This interview with Scott Olson appeared on scotsmanguide.com on October 6, 2016.
The government-sponsored enterprises (GSEs) Fannie Mae and Freddie Mac now offload much of the default risk on the loans they purchase through the sales of securities. These are called back-end risk-sharing deals because they provide risk coverage after the GSEs have purchased loans. Recently, the GSEs’ regulator, the Federal Housing Finance Agency (FHFA), sought input from the industry on developing front-end risk-sharing models, where the loans are partially de-risked before the GSEs purchase the loans. Most industry trade groups support the idea of front-end risk-sharing, but nonbank trade association the Community Home Lenders Association (CHLA) recently sent FHFA a letter opposing all forms of upfront risk-sharing, including an expanded role for private mortgage insurers. CHLA’s Executive Director Scott Olson spoke with Scotsman Guide News about why he believes front-end models could be a threat to small nonbank lenders.
Does CHLA oppose all forms of up-front risk-sharing?
Our principal concern is with the so-called securitization type deals, where the risk-sharing is derived or related to the [mortgage-backed securities] deals. On the upfront [private mortgage insurance] PMI-type deals, where it is like a loan-level risk -sharing, we would certainly be open to that, but only if there are protections for small lenders. One, that there is a prohibition against volume discounts. The PMIs could basically cut better deals on pricing with the larger lenders, and we would go back to an unlevel playing field. The key thing that we are recommending is that if they are going to do upfront risk-sharing with PMIs, with guarantors, on a loan-level basis, then there needs to be a ban on differential pricing based on loan volume or loan-lender size.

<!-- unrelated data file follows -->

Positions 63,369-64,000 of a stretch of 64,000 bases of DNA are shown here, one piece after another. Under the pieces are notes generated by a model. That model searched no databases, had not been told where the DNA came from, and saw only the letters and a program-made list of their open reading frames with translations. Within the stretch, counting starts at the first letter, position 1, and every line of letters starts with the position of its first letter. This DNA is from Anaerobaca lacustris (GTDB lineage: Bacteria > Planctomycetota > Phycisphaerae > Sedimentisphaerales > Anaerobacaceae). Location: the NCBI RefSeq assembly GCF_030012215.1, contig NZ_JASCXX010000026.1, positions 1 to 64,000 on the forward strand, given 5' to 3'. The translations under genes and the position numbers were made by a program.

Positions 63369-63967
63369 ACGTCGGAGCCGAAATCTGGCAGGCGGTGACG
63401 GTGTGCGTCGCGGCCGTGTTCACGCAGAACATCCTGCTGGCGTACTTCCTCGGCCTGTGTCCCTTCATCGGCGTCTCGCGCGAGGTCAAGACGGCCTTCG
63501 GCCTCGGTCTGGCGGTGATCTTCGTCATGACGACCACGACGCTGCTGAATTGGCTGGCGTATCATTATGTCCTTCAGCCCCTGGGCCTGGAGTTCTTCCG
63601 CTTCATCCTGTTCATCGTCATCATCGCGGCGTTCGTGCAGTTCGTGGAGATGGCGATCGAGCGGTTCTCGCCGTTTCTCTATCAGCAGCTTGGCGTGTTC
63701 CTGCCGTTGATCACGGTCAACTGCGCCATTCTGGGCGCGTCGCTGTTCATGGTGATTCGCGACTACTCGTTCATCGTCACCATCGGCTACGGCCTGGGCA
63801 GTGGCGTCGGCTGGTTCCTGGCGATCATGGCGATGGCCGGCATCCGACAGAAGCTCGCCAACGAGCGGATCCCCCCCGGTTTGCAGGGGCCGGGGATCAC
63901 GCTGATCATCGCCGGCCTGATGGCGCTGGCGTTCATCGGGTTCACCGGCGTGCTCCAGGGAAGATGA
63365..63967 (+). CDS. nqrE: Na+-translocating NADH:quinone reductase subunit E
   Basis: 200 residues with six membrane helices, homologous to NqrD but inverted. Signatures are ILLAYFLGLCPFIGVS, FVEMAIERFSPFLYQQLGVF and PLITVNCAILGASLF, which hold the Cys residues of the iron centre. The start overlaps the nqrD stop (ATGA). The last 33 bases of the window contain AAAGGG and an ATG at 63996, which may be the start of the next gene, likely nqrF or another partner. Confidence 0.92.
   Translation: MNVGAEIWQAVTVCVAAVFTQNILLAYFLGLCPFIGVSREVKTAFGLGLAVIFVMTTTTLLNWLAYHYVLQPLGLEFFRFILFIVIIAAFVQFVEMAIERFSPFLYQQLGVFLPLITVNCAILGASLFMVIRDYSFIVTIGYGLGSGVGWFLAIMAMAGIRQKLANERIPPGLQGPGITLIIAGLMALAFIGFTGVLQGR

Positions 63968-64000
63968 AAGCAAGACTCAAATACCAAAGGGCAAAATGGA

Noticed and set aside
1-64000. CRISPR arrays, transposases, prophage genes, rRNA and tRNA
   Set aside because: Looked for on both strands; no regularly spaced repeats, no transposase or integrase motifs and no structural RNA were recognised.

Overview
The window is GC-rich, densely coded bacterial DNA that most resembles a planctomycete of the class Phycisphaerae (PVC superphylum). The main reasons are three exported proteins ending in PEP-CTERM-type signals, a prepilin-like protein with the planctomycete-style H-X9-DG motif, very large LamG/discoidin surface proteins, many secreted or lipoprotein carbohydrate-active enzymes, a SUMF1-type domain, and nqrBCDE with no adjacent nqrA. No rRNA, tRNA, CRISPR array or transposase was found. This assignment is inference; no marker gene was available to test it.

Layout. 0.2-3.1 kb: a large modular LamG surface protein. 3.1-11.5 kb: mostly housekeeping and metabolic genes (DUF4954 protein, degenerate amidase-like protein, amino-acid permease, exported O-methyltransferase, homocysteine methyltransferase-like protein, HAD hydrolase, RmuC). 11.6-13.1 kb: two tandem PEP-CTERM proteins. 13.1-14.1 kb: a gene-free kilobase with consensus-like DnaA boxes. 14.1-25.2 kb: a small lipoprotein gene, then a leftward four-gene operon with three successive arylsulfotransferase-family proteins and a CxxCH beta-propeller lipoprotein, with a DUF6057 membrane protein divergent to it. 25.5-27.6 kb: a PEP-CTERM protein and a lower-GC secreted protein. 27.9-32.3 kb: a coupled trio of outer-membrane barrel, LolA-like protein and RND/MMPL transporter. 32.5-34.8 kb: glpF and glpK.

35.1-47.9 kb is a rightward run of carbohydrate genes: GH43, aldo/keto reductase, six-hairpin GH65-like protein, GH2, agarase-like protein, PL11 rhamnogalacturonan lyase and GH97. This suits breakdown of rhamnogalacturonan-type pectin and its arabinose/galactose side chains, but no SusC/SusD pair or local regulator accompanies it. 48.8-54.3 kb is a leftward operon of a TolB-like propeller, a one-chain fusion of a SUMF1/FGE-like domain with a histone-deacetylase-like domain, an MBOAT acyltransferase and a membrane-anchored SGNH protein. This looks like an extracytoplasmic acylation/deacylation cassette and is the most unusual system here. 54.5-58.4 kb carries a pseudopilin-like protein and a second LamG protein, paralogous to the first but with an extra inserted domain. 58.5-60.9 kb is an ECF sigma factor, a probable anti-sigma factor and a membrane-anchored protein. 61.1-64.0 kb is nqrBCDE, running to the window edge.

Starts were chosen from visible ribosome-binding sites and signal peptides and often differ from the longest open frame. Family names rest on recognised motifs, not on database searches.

On the issue of transparency, why do you say that upfront risk-sharing is less transparent than back-end deals?
There was an article written in August by Mark Zandi, Jim Parrott and Laurie Goodman with the Urban Institute that says exactly what we are saying here, which is that front-end deals are not transparent. On the back-end deals, the GSEs are working with different players, and we tend to know the structures. It is not clear on the front-end deals. It is certainly not clear what the pricing is, number one.
How could large, vertically integrated banks and lenders use upfront risk-sharing to box out smaller lenders?
There are several large Wall Street banks. The obvious ones are JP Morgan, Wells Fargo and Bank of America that are major securities players, and also have a very large bank that has been active in the mortgage origination market. So, the essence of the concern is that these securities could dominate the issuance of these [risk-sharing] markets, and then turn around and exclusively make the proceeds available to their bank affiliate, or potentially turn everybody into a correspondent. In other words, OK, we’ll work with outside parties, but it is basically as a correspondent. The large, vertically integrated securities firms, those that have large bank affiliates who do mortgage origination, would be motivated to and have the expertise, inside track and economies of scale to dominate an upfront risk sharing market, [so] they would exclusively funnel the loans through their bank affiliates, and we would be frozen out, or potentially not as competitive.